Just keep in mind that li-ion cells lifetime is based on both age and cycles. Even if the cells haven't been cycled many times, if they are fairly old, they will have lost capacity. If they are really 2250mah cells, then they are probably pretty old. Sanyo hasn't made that capacity in quite a while.

  16. #16
    mtbr member
    Reputation:
    Join Date
    Jun 2011
    Posts
    1,485
    I unpack them as new couple times a week they may be old stock or somthing, some are in use but i have the choice. They are free and there is tones of them around. They have to he better then the china specials they will be replacing.

  17. #17
    mtbr member
    Reputation:
    Join Date
    Jun 2011
    Posts
    1,485

  18. #18
    mtbr member
    Reputation:
    Join Date
    Jan 2007
    Posts
    754
    Quote Originally Posted by machine4321 View Post
    I unpack them as new couple times a week they may be old stock or somthing, some are in use but i have the choice. They are free and there is tones of them around. They have to he better then the china specials they will be replacing.
    Well, if I had a choice I'd always go with unused cells over ones that have been used. Unused cells typically sit at 3.7 volts. Cells that are used typically sit at a higher voltage most of the time and the higher voltage accelerates the aging process. If you have ready access and they are cheap or free, build a pack and do a little testing. It only takes one charge / discharge cycle to get a really good idea of the kind of shape they're in. You'll get a really good idea of capacity based on how long the light runs and if the voltage of each cell stays close together at the end of the discharge, then you'll know the cell capacities are well balanced.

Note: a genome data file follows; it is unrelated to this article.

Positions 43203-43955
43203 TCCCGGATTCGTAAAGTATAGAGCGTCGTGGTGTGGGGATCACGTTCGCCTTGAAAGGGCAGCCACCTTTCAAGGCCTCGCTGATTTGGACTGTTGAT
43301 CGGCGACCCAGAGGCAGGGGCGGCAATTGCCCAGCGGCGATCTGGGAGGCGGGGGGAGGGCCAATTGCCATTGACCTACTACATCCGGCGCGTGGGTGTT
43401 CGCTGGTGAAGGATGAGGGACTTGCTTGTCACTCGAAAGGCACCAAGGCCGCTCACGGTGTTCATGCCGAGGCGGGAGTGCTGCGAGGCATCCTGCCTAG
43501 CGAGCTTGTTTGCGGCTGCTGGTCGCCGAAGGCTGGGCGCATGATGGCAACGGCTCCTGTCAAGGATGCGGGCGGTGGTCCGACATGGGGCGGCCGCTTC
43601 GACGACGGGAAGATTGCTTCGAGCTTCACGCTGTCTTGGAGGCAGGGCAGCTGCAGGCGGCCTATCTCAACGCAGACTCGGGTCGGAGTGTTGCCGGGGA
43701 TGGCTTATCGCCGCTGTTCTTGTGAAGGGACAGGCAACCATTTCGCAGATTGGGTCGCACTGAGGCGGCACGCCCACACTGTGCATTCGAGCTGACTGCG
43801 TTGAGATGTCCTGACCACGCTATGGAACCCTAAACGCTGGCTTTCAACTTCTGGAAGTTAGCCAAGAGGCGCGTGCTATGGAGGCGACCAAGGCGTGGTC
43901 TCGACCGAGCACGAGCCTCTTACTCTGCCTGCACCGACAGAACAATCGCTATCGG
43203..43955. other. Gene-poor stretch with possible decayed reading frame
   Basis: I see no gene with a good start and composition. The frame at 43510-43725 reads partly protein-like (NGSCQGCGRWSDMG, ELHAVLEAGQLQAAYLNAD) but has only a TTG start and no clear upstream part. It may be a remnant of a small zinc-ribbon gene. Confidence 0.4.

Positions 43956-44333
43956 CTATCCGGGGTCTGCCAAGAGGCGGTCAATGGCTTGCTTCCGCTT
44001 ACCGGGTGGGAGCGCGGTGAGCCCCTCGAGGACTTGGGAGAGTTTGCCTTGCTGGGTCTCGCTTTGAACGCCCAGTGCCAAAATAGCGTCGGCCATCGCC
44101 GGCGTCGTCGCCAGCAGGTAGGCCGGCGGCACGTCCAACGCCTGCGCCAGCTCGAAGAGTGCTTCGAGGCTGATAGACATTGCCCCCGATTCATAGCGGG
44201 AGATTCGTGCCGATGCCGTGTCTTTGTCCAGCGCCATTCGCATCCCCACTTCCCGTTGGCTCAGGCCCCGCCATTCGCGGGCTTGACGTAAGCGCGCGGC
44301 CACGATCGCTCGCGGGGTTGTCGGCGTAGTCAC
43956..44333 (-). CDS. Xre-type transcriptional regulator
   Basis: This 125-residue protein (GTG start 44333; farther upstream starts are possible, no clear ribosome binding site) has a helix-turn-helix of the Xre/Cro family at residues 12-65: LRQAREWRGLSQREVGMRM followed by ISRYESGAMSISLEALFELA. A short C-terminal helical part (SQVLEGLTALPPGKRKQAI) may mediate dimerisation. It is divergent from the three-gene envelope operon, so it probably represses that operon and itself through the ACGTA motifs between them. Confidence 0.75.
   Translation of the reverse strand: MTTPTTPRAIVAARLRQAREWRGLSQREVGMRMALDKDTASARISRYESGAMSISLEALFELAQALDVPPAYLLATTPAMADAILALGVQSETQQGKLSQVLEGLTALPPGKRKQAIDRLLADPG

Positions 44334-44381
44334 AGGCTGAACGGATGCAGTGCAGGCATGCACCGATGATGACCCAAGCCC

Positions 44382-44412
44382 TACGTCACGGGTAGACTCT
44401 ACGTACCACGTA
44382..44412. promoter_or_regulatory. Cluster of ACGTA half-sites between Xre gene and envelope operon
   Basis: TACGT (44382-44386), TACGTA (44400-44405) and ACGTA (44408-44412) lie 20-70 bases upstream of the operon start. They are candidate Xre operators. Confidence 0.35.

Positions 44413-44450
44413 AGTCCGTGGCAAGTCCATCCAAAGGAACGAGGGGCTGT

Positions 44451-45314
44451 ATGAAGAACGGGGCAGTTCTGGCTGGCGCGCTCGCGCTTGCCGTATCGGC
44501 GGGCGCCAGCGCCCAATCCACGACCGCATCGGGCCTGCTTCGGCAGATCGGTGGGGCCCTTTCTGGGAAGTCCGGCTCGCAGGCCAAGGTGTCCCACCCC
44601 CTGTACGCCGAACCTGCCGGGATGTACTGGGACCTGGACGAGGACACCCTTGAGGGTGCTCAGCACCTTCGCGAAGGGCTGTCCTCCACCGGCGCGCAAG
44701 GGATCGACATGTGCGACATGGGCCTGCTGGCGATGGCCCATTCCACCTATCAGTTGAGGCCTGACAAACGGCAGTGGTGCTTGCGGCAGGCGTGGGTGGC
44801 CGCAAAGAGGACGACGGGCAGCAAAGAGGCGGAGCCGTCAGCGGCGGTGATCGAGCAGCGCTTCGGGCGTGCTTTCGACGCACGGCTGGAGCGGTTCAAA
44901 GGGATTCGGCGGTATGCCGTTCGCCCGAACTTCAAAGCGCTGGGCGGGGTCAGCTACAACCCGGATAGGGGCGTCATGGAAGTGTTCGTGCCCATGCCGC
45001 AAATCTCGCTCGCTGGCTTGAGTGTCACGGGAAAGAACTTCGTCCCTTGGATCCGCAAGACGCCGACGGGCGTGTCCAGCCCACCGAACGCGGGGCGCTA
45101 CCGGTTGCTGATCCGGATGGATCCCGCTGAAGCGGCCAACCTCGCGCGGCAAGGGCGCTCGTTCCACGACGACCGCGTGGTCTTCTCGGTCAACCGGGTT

Similar Threads

  1. New guy needs schooling on tires!
    By Samblam in forum Wheels and Tires
    Replies: 4
    Last Post: 07-09-2013, 06:36 AM
  2. need some schooling, best bang for the buck?
    By keith13 in forum 29er Bikes
    Replies: 7
    Last Post: 02-06-2013, 02:34 PM
  3. More Schooling Needed
    By jbone ll in forum 29er Components
    Replies: 7
    Last Post: 01-26-2013, 06:18 AM
  4. Quick Roadie between cells
    By GoGoGordo in forum California - Norcal
    Replies: 4
    Last Post: 12-01-2012, 10:58 PM
  5. Help identifying salvaged cells?
    By adrenalnjunky in forum Lights DIY - Do It Yourself
    Replies: 7
    Last Post: 10-08-2012, 07:49 PM

Posting Permissions

  • You may not post new threads
  • You may not post replies
  • You may not post attachments
  • You may not edit your posts
  •